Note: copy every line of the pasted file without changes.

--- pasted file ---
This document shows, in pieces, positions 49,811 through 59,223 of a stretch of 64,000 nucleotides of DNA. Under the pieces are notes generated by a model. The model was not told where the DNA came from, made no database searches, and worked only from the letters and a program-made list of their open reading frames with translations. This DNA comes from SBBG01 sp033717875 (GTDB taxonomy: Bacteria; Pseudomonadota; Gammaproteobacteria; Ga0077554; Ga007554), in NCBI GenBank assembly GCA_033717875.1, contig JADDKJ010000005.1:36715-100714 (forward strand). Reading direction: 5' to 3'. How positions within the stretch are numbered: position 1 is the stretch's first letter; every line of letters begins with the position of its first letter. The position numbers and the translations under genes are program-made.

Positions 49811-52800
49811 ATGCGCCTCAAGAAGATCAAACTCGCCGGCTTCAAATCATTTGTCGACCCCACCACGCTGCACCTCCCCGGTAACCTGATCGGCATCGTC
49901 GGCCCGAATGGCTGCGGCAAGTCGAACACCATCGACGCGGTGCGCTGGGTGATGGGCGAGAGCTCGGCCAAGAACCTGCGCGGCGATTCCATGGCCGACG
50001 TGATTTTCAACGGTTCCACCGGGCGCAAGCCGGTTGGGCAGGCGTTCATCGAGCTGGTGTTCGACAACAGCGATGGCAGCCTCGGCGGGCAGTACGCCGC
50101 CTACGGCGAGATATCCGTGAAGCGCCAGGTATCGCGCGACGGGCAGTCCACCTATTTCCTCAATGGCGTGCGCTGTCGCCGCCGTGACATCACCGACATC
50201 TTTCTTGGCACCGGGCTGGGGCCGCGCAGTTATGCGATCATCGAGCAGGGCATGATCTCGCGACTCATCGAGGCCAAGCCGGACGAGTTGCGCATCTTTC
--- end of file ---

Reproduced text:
This document shows, in pieces, positions 49,811 through 59,223 of a stretch of 64,000 nucleotides of DNA. Under the pieces are notes generated by a model. The model was not told where the DNA came from, made no database searches, and worked only from the letters and a program-made list of their open reading frames with translations. This DNA comes from SBBG01 sp033717875 (GTDB taxonomy: Bacteria; Pseudomonadota; Gammaproteobacteria; Ga0077554; Ga007554), in NCBI GenBank assembly GCA_033717875.1, contig JADDKJ010000005.1:36715-100714 (forward strand). Reading direction: 5' to 3'. How positions within the stretch are numbered: position 1 is the stretch's first letter; every line of letters begins with the position of its first letter. The position numbers and the translations under genes are program-made.

Positions 49811-52800
49811 ATGCGCCTCAAGAAGATCAAACTCGCCGGCTTCAAATCATTTGTCGACCCCACCACGCTGCACCTCCCCGGTAACCTGATCGGCATCGTC
49901 GGCCCGAATGGCTGCGGCAAGTCGAACACCATCGACGCGGTGCGCTGGGTGATGGGCGAGAGCTCGGCCAAGAACCTGCGCGGCGATTCCATGGCCGACG
50001 TGATTTTCAACGGTTCCACCGGGCGCAAGCCGGTTGGGCAGGCGTTCATCGAGCTGGTGTTCGACAACAGCGATGGCAGCCTCGGCGGGCAGTACGCCGC
50101 CTACGGCGAGATATCCGTGAAGCGCCAGGTATCGCGCGACGGGCAGTCCACCTATTTCCTCAATGGCGTGCGCTGTCGCCGCCGTGACATCACCGACATC
50201 TTTCTTGGCACCGGGCTGGGGCCGCGCAGTTATGCGATCATCGAGCAGGGCATGATCTCGCGACTCATCGAGGCCAAGCCGGACGAGTTGCGCATCTTTC